If this is not normal, how could I remedy this?
 

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Discussion Starter · #29 ·
The one baby is a fair amount smaller and weaker than the other, it’s been like this since I got them. When I go to them to feed them the larger one immediately starts chirping and fluffing itself up while the smaller one will continue to sleep. Eventually it does catch on though based off how the other one is acting.

It also seems to lose interest before its crop is full, although I can get it interested again if I gently tap its beak with finger. By comparison the larger one seems to always want food. I make sure that the food is room temperature and I’ve checked that small one is pooping. Is it possible they could have hatched enough days apart for there to be this much of a difference?

If this is not normal, how could I remedy this?
Having said that, the smaller one was far more active and enthusiastic at their second feeding.
 

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They hatch one or 2 days apart (that's how eggs get laid) so it's normal for one baby to be larger than the other. Just make sure the smaller one gets the same amount of food. You can make the formula bit warmer than room temperature. If the crops seem a bit slow emptying, add a bit of human baby applesauce. That helps a lot with digestion.
 

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Discussion Starter · #31 ·
They hatch one or 2 days apart (that's how eggs get laid) so it's normal for one baby to be larger than the other. Just make sure the smaller one gets the same amount of food. You can make the formula bit warmer than room temperature. If the crops seem a bit slow emptying, add a bit of human baby applesauce. That helps a lot with digestion.
Thanks will try out applesauce. Regarding their age, is it safe to assume they were a week old when I got them seeing as their eyes were already open? Just want to figure out where I am on that feeding chart.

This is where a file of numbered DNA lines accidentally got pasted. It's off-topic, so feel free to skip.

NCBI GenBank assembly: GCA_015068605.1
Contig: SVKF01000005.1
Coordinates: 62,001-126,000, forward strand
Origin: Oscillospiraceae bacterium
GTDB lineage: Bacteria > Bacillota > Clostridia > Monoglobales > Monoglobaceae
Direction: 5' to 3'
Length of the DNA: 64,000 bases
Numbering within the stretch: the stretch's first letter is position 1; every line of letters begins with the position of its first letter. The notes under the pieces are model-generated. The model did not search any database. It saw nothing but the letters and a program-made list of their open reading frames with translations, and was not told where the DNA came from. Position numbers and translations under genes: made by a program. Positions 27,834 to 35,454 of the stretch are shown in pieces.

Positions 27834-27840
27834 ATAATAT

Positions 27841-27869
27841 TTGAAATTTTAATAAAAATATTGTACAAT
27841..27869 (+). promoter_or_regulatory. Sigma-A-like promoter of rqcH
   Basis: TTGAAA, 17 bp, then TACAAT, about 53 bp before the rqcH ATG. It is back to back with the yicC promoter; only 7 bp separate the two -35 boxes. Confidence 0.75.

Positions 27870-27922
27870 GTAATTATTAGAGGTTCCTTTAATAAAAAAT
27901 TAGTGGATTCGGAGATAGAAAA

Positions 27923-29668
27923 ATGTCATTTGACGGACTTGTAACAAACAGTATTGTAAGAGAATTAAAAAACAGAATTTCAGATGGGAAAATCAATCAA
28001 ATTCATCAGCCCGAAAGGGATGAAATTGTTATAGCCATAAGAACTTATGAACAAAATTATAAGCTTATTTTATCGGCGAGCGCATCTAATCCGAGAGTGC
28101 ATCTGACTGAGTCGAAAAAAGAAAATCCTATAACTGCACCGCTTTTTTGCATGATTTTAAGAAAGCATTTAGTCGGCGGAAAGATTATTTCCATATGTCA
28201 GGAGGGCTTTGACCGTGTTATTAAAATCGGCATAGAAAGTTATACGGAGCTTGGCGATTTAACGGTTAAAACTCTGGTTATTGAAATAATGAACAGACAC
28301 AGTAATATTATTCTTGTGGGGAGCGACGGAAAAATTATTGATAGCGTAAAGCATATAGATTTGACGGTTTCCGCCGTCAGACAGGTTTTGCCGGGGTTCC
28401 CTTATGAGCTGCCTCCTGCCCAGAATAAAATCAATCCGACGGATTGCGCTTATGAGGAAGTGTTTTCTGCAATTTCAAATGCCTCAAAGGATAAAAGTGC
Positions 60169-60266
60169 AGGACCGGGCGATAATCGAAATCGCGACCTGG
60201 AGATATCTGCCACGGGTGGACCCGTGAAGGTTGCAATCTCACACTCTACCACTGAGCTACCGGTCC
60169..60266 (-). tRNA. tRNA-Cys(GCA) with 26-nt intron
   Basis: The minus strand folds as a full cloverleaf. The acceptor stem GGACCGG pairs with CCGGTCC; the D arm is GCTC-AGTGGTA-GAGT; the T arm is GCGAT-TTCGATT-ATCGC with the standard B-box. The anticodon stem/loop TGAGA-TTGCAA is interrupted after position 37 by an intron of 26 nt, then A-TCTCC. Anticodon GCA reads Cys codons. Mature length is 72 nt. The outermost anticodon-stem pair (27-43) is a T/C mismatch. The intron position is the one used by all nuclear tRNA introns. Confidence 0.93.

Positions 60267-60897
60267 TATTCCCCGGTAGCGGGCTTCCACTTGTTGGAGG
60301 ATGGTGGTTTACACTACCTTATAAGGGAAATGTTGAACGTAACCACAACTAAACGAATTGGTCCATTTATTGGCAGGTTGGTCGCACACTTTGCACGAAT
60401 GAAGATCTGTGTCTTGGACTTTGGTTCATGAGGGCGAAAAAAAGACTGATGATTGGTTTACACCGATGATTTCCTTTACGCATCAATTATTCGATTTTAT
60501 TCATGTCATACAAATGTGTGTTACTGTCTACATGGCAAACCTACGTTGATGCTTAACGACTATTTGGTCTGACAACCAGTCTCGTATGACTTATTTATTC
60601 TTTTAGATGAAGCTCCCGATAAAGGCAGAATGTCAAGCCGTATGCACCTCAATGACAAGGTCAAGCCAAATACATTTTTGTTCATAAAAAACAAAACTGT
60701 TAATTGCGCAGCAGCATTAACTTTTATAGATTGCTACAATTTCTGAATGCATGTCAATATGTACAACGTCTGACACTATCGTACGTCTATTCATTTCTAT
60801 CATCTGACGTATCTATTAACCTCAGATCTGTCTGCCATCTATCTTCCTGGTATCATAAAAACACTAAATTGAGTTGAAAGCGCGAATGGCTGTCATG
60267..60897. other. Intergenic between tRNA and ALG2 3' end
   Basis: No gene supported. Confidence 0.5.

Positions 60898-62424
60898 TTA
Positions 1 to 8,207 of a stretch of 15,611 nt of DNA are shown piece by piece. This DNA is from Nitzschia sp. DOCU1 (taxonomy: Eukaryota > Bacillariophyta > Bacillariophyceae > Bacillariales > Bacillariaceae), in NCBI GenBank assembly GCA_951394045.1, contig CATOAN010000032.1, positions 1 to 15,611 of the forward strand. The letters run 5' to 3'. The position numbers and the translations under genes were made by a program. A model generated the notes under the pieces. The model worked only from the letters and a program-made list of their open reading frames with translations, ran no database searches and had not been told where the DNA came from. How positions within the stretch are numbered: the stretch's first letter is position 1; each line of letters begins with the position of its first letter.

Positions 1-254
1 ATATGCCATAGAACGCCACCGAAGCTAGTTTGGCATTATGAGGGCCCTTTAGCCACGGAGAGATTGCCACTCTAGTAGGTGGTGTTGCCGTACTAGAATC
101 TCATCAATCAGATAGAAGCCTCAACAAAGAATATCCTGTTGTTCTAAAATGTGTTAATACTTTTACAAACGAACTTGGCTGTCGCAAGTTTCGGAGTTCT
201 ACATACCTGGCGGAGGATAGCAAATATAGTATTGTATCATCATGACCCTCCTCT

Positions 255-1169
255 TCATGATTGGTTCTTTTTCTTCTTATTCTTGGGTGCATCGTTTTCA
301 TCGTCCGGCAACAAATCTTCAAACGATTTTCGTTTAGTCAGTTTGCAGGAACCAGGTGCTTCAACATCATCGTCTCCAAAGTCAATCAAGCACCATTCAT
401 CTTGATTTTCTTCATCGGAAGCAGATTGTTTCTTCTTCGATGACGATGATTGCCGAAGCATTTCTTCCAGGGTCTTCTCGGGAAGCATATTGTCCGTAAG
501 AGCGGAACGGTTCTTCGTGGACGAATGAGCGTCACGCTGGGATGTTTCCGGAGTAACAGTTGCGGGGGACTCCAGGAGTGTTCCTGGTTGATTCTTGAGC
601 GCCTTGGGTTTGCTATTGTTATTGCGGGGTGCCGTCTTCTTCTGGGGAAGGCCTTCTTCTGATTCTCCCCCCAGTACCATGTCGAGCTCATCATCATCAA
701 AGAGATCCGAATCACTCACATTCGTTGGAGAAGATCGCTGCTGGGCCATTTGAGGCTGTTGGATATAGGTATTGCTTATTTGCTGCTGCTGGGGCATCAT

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Discussion Starter · #35 ·
Just an update:

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I tried applesauce and the bigger ones crop is now emptying between feeds. The smaller one still has a little bit in its crop. If their crops are clearing overnight, is it fine to still feed them during the day if they have a little bit of food in their crop?
 

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Discussion Starter · #37 ·
Okay thanks. In terms of eventually getting them on to solids at which point can I start introducing them to little bits of solid food? And should I be thickening their formula a little bit? I’ve still got it at the tomato sauce consistency
 

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Give them another 2 weeks on formula, you can make the formula slightly thicker. At 3 weeks old, you can start teaching them to eat small seeds. Get a doveseedmixture. Push the seeds around by using your fingers, they will copy what your fingers are doing. Also do the same with a small bowl of water. When they start swallowing the seeds, only give formula in the morning and let them practise eating seeds the rest of the day. At night, if they seem hungry you can give some more formula.
 

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Discussion Starter · #39 ·
Sorry got another question. When they're near the age where they would usually get kicked out of the nest, is there anything I should do regarding getting them use to moving around more?